Tituba In The Crucible Analysis

Decent Essays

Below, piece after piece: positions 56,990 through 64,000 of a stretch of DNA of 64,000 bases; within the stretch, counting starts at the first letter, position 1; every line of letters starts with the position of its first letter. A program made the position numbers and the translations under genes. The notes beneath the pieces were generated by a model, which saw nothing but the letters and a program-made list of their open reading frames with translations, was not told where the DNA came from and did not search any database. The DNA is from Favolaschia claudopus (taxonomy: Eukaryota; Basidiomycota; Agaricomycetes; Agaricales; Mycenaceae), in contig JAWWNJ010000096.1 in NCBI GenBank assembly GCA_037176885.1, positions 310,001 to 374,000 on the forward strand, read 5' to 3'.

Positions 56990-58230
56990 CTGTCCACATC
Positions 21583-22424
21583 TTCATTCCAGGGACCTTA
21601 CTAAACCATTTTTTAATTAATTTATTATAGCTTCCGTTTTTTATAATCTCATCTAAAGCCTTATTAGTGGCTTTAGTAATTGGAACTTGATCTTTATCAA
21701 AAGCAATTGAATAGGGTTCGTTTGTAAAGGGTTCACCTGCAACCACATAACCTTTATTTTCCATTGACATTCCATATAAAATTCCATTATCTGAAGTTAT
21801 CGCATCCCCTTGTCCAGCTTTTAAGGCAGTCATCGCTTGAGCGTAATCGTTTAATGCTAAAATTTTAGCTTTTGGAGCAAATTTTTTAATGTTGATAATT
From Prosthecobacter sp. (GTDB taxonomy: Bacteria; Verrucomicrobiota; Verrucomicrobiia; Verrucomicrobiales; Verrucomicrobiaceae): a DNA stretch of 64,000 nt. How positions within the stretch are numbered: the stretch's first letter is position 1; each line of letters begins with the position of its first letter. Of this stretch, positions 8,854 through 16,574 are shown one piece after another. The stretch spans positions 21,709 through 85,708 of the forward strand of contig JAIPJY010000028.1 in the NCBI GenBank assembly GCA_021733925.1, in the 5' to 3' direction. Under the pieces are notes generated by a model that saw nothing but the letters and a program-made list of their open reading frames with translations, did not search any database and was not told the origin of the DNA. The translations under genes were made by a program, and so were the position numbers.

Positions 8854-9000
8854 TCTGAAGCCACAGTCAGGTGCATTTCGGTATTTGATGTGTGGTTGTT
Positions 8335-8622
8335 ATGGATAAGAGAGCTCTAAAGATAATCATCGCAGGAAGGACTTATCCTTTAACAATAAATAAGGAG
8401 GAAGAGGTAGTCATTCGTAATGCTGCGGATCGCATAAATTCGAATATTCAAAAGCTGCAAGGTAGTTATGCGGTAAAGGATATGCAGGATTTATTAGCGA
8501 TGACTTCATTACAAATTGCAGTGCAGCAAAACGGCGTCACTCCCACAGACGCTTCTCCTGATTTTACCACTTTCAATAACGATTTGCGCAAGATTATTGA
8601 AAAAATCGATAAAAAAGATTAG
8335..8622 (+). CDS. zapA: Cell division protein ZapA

In the Crucible, by Arthur Miller, Tituba, a black woman, was brought back from Barbados by Reverend Samuel Parris, who used her as a slave. Tituba is one of the most crucial characters in the play because she planted the idea and fear of witchcraft in the Salem community. She could be described as the catalyst for the Salem witchcraft hysteria. Tituba has a big part in two scenes of the Crucible. In Act 1, pages 41-46, Tituba is questioned about the forbidden act that she and other girls from the village had preformed. Betty, the reverend’s daughter, has mysteriously fallen asleep and will not awaken. Later that day, Tituba, and the girls were found by Reverend Parris, dancing in the woods while Tituba was chanting in a foreign language. Reverend Hale, who is the minister of Beverly, asks Tituba if she was preforming any kind of witchcraft in the woods. Tituba responds by saying no and continues to deny all the other questions that were asked. Hale then asks Tituba to awaken Betty, but Tituba replies by saying that she has no power that can awaken her. Hale and proceeds to ask her if she ever made contact with the Devil. She denies this, again, and then Parries raises his voice furiously. “You will confess yourself or I will take you out and whip you to your death, Tituba!” (42) Parris has had enough and wants for Tituba to confess herself to being a witch. Tituba begs for them not to harm her and they finally decided that they will not hurt her if she tells them more
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